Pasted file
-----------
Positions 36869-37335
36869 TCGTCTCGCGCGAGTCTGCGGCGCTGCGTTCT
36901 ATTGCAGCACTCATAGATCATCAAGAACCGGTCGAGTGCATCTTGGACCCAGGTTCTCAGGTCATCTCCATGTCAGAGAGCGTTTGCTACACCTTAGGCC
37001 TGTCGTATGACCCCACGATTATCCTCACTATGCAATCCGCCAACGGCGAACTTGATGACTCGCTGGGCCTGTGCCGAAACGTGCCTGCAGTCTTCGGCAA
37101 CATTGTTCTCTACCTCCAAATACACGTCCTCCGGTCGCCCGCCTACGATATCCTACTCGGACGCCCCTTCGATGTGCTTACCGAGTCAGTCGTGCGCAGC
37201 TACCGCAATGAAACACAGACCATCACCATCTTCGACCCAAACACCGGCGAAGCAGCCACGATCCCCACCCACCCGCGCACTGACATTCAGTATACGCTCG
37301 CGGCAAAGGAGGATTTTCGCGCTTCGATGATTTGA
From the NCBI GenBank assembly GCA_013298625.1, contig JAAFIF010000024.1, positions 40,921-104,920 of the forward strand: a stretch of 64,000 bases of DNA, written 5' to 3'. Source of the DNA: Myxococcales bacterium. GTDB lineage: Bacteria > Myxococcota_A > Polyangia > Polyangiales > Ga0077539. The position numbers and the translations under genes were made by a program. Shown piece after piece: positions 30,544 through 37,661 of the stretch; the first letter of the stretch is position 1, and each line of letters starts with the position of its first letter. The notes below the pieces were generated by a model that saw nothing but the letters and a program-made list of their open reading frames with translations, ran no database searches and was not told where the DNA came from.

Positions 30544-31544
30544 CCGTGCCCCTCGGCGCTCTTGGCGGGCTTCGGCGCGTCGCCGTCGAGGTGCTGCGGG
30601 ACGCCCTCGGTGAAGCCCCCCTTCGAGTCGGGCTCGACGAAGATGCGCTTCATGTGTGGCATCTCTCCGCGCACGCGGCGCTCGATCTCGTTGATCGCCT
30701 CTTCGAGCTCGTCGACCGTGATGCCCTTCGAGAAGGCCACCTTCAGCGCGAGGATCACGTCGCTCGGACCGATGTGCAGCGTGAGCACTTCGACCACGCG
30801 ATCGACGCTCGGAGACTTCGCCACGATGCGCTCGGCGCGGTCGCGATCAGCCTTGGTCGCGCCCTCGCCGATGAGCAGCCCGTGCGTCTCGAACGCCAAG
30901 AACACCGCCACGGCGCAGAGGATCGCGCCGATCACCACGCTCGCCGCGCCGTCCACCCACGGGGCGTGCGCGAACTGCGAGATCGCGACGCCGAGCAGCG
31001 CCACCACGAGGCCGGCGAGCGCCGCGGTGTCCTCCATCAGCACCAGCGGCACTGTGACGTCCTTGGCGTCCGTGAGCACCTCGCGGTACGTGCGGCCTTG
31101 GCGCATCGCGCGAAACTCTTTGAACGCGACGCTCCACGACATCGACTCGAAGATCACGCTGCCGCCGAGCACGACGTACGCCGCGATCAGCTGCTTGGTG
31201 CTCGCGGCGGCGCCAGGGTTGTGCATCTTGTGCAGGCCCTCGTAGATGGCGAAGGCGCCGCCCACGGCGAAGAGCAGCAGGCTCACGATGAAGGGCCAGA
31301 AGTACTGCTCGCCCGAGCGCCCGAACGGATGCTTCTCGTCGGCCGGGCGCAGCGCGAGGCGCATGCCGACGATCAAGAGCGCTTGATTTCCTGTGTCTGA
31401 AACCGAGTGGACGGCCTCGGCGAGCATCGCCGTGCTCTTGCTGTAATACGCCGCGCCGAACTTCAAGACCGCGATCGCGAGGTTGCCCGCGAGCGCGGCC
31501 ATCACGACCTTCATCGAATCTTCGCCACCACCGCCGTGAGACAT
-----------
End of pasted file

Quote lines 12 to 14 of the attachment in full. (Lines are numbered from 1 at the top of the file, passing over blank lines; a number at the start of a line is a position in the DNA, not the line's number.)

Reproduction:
30701 CTTCGAGCTCGTCGACCGTGATGCCCTTCGAGAAGGCCACCTTCAGCGCGAGGATCACGTCGCTCGGACCGATGTGCAGCGTGAGCACTTCGACCACGCG
30801 ATCGACGCTCGGAGACTTCGCCACGATGCGCTCGGCGCGGTCGCGATCAGCCTTGGTCGCGCCCTCGCCGATGAGCAGCCCGTGCGTCTCGAACGCCAAG
30901 AACACCGCCACGGCGCAGAGGATCGCGCCGATCACCACGCTCGCCGCGCCGTCCACCCACGGGGCGTGCGCGAACTGCGAGATCGCGACGCCGAGCAGCG